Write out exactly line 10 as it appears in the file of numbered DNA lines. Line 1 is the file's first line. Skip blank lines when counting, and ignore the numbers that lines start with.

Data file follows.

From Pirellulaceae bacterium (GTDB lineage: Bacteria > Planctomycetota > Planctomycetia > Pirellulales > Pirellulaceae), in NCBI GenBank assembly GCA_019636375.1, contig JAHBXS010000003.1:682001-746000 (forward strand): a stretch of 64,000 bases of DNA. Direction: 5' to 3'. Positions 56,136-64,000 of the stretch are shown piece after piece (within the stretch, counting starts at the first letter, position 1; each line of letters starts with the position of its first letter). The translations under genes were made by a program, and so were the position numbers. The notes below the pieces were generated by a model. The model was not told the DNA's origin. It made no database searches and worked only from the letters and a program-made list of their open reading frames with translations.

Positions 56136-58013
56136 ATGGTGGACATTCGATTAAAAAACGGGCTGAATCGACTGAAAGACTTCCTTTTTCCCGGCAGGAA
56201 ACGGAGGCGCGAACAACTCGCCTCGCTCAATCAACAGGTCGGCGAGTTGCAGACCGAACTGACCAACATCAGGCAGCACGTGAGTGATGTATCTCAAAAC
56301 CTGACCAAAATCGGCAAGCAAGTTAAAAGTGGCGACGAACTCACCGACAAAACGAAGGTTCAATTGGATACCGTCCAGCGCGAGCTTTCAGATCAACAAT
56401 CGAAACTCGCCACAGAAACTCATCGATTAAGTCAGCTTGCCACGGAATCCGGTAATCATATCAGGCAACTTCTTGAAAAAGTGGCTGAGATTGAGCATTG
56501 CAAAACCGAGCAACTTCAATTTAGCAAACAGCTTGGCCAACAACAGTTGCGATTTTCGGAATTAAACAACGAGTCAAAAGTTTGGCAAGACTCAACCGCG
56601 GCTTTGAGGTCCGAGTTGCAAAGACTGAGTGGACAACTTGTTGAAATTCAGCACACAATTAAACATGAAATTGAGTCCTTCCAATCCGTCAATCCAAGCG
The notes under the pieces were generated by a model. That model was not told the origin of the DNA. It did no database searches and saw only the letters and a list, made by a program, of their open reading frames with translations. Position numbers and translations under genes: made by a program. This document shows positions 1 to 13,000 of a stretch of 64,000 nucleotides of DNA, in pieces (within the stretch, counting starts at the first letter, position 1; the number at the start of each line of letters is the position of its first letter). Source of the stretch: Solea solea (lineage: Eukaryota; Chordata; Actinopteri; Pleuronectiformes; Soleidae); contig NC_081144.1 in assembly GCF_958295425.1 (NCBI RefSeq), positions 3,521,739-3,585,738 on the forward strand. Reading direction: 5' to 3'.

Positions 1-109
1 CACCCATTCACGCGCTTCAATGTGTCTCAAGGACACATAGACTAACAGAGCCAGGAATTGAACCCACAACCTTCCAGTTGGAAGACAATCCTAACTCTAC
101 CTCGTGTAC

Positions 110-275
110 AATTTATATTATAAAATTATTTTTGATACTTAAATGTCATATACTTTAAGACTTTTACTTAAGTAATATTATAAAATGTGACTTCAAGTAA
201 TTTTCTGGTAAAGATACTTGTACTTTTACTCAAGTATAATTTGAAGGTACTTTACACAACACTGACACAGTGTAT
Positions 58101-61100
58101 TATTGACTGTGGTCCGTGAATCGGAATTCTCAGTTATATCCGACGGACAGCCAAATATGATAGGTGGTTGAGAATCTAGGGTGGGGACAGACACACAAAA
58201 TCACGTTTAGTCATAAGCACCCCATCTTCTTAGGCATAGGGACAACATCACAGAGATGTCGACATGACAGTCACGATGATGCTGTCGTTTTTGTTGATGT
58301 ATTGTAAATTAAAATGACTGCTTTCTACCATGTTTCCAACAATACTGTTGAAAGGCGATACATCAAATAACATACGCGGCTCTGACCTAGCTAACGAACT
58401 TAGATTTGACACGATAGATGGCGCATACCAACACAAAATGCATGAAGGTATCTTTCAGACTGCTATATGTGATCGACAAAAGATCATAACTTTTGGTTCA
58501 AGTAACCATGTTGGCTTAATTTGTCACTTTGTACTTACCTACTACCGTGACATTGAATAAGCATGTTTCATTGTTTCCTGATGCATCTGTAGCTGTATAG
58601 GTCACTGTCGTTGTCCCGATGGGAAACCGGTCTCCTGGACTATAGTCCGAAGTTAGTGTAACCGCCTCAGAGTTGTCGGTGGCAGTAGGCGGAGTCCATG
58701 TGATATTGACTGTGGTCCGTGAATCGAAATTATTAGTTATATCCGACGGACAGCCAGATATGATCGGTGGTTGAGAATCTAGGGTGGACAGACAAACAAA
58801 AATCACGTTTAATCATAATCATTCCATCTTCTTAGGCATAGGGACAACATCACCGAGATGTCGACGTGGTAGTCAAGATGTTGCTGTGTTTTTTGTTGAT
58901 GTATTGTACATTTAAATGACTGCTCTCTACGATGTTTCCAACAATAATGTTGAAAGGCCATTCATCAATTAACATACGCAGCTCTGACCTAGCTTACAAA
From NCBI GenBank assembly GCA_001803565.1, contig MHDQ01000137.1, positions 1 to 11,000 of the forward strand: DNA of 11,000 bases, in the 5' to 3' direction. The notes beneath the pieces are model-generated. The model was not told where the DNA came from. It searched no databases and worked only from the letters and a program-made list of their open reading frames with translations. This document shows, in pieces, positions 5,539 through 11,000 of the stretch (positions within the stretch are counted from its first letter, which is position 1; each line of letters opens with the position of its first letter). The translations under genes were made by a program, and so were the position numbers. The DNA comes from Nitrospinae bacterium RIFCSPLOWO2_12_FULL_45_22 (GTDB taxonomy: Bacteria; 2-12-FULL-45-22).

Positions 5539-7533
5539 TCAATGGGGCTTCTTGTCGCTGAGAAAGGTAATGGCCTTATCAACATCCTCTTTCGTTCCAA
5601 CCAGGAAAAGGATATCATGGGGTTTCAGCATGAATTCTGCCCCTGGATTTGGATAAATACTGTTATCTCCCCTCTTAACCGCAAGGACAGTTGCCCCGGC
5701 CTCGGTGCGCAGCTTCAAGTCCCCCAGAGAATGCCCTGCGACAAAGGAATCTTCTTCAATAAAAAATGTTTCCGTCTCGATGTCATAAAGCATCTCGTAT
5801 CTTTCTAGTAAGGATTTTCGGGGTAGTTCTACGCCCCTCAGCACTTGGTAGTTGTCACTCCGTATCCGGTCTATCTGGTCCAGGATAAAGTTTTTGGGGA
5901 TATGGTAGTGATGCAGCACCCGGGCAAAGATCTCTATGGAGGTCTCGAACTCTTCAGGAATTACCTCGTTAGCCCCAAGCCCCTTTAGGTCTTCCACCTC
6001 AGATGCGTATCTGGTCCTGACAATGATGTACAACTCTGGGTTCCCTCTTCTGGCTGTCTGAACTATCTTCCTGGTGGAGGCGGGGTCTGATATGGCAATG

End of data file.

Positions 1-109